Patient Education

Medication Therapy Managment: Reducing Healthcare Cost And Improving Quality Of Life

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There are memories that deserve resurfacing, especially those which compel a Community Pharmacist to seek purpose in alleviating patient concern and unease. At the heart of ePharmacistNow is a story experienced by every patient who has ever had to interact extensively with a healthcare professional. While working in a national drug store chain, I was drawn to an elderly patient carrying a small paper bag filled with prescription medications. The woman sought my help, desperate to make sense of what she considered an unusual circumstance. Yet, managing ones own collection of medications and the frustrations that often accompany them are not as isolated as many people think. More than 3.5 billion prescriptions are written annually in the United States (Sommers 2005) and four out of five patients who visit a physician leave with at least one prescription.

One after another, each prescription placed in front of me revealed the patient’s growing concern. She had medications prescribed by several physicians which were filled by different pharmacies, some looked different but overlapped in purpose. Medications at different dosage strengths with varying instructions, including medicines that should not be taken together because of drug interactions as well as expired ones were there to overwhelm her. In addition to her medication concerns, her guilt for monopolizing my attention away from other pharmacy-related functions provoked a feeling of remorse. As a Pharmacist, it was disturbing to witness a patient so desperate that she felt the need to apologize for a service that should be necessary in her circumstance.

The true nature of a community pharmacy often leaves its Pharmacists constrained with time and even an extensive consultation would leave them vulnerable to a backlogging of responsibilities. It is not uncommon for a patient to decline a consultation for this reason, believing that they can save time by managing their own prescriptions. However, the complexity of handling these issues increases for an individual who has various disease states with multiple medications from their physicians. As a result, physicians may become overwhelmed, believing that their prescribed medications might not be optimally used for their patient’s well being. Each year, 290 billion dollars are spent on avoidable medical cost due to medication non- adherence: hospitalization (33-69%), preventable adverse drug events (21%), and deaths (125,000 per year) (Gurwitz et.al. 2003, McCarthy 1998).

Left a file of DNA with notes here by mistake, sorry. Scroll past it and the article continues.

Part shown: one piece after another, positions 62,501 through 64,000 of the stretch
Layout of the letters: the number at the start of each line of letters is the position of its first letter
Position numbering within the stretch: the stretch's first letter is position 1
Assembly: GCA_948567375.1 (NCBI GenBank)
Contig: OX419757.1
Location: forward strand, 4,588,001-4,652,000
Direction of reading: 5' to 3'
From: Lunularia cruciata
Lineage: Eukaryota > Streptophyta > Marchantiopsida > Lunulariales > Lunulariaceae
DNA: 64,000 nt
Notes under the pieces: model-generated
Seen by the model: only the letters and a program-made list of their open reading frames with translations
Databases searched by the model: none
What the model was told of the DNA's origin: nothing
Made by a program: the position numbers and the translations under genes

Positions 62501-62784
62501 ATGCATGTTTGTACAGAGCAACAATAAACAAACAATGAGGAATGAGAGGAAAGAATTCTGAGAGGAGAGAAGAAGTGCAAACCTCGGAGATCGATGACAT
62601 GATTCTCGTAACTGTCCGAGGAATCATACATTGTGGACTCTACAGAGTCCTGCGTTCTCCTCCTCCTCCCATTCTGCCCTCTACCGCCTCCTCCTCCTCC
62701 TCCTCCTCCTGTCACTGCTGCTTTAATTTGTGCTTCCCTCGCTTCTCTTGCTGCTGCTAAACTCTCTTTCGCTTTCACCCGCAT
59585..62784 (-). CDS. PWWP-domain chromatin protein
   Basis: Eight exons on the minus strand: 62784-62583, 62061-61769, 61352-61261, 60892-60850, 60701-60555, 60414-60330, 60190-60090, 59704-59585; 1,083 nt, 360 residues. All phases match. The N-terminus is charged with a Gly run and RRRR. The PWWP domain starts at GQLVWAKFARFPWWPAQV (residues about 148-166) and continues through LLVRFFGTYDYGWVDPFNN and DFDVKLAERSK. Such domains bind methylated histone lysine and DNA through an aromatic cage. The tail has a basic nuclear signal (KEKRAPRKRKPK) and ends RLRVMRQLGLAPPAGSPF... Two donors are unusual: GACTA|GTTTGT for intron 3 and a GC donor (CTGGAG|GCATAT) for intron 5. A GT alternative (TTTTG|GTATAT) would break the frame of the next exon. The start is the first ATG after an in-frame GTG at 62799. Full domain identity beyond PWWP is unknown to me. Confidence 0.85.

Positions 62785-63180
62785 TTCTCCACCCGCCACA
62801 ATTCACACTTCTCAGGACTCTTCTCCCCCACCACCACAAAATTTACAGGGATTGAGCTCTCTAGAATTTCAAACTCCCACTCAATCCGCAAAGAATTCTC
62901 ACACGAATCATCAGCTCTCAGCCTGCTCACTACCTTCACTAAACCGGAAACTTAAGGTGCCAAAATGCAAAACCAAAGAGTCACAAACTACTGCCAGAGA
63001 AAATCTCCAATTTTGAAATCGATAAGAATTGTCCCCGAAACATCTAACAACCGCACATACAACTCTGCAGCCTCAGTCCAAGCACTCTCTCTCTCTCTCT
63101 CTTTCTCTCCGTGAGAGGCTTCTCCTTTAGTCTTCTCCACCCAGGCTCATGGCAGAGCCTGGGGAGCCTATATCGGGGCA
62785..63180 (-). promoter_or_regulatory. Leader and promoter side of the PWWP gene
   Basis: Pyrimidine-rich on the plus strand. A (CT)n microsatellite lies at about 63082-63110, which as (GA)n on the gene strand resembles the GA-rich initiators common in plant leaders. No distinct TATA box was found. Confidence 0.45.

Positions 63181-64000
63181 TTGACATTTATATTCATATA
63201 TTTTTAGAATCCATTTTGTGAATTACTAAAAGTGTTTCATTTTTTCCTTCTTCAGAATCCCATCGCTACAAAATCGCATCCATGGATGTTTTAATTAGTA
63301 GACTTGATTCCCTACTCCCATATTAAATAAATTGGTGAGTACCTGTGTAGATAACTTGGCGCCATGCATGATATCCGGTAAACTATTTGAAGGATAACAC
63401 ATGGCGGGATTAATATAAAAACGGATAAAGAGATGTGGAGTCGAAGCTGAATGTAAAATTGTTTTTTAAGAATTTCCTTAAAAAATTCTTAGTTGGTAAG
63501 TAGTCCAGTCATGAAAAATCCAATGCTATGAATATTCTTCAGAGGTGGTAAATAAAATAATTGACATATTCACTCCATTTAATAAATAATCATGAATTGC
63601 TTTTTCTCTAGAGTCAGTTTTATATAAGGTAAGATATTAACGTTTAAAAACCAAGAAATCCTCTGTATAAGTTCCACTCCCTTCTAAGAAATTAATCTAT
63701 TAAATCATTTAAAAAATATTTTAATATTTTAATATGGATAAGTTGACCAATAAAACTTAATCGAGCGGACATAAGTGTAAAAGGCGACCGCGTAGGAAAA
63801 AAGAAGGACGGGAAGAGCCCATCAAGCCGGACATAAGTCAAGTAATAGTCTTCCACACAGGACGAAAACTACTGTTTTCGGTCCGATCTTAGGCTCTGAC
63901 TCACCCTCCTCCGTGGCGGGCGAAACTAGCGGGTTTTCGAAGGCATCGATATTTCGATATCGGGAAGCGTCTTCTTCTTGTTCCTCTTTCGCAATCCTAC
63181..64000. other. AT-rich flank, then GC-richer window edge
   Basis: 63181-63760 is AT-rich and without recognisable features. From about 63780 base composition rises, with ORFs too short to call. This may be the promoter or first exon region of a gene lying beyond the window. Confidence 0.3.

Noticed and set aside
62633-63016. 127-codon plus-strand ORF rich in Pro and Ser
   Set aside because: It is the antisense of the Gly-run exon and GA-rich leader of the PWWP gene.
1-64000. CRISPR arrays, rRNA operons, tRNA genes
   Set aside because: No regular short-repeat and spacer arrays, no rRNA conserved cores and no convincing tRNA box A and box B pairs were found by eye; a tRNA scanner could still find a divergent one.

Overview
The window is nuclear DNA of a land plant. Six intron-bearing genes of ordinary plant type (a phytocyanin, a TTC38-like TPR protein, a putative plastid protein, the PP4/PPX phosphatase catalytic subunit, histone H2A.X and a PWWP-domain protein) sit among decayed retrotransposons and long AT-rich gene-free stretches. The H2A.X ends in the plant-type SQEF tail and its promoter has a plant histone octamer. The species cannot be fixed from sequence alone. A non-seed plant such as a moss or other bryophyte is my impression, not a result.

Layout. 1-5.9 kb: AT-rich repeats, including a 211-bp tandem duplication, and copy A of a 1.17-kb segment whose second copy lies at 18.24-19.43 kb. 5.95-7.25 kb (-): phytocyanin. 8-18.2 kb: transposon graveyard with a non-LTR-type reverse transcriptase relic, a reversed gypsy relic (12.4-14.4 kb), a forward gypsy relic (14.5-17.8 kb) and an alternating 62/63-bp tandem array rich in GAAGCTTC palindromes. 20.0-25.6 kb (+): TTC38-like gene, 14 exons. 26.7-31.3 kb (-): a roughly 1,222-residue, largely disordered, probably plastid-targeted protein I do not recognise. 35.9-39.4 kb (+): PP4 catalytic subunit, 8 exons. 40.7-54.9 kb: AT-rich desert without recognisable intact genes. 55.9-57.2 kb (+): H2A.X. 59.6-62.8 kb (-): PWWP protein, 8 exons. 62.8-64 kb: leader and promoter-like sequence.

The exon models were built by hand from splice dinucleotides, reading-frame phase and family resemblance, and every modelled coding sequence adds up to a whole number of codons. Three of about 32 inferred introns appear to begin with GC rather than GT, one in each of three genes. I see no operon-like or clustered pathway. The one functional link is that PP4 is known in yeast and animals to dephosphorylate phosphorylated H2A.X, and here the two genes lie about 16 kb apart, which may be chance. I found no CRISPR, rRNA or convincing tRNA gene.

These statistics gave way to Medication Therapy Management (MTM), a pharmaceutical care service using targeted medication counseling in congruence with a comprehensive medication review system. Pharmacists engaging in Medication Therapy Management can exclusively focus on this type of effort, involving detailed care elements that a typical Community Pharmacist would not be able to adequately provide given their time constraints. The desired outcome helps patients optimize their drug therapy by allowing them to understand how their medications work best.

A study in American Society of Health-System Pharmacist (2009) shows that Pharmacists who are working with primary care providers, saved an estimated $1,123 per patient in medication claims and $472 in medical, hospital, and emergency visit costs per year. Other studies show that the delivery of this service demonstrated a return of investment (ROI) as high as $12 for every dollar spent on Medication Therapy Management (Isetts, Schondelmeyer et.al. 2008) and an average of $5 for every dollar spent. This is a conservative estimate. The ROI is likely to be much higher because practitioners routinely underestimate the impact on a patient’s life and it is difficult to put a number on high patient satisfaction.

Had I had the opportunity to sit down and talk to her without concern for time, I know I could have impacted the patient’s life in a meaningful way. Medication Therapy Management (MTM) will take Pharmacist-patient interaction to a whole new level in order to achieve positive, measurable health outcomes in a cost effective manner, allowing them to live happier, healthier and ultimately fuller lives.

Lactobacilus acidophilus (L. acidophilus) Probiotic

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Lactobacilus acidophilus is familiarly known as L. acidophilus or just Acidophilus. It is the most commonly used probiotic and is known as a “friendly” bacteria. It exists naturally in the body, primarily in the small intestine and the vagina where they protect against “bad” bacteria that can cause the breakdown of the natural flora of the body. L. acidophilus probiotic is often recommended as a supplement when taking antibiotics. Antibiotics kill bacteria, but don’t differenciate between “friendly” and “unfriendly” organisms, so the balance between good and bad bacteria can be upset. Taking L. acidophilus probiotics help restore the healthy balance of bacteria

The primary dietary sources for L. acidophilus are onions, tomatoes, bananas, honey, barley, garlic, wheat, carrots, rice, garbanzo beans and breast milk among others. It is also found in fermented soy products such as tempeh and miso, which are options for vegans and other vegetarians who don’t consume dairy products, or for those who may be lactose intolerant. Fermented dairy products such as yogurt and kefir are natural sources as well. L acidophilus is also added to milk, which provides a medium for the beneficial bacteria to replicate. Such milk is sold as “acidophilus milk,” “sweet acidophilus milk,” or “probiotic milk”. Acidophilus milk is often thicker than regular milk and has a consistency of buttermilk.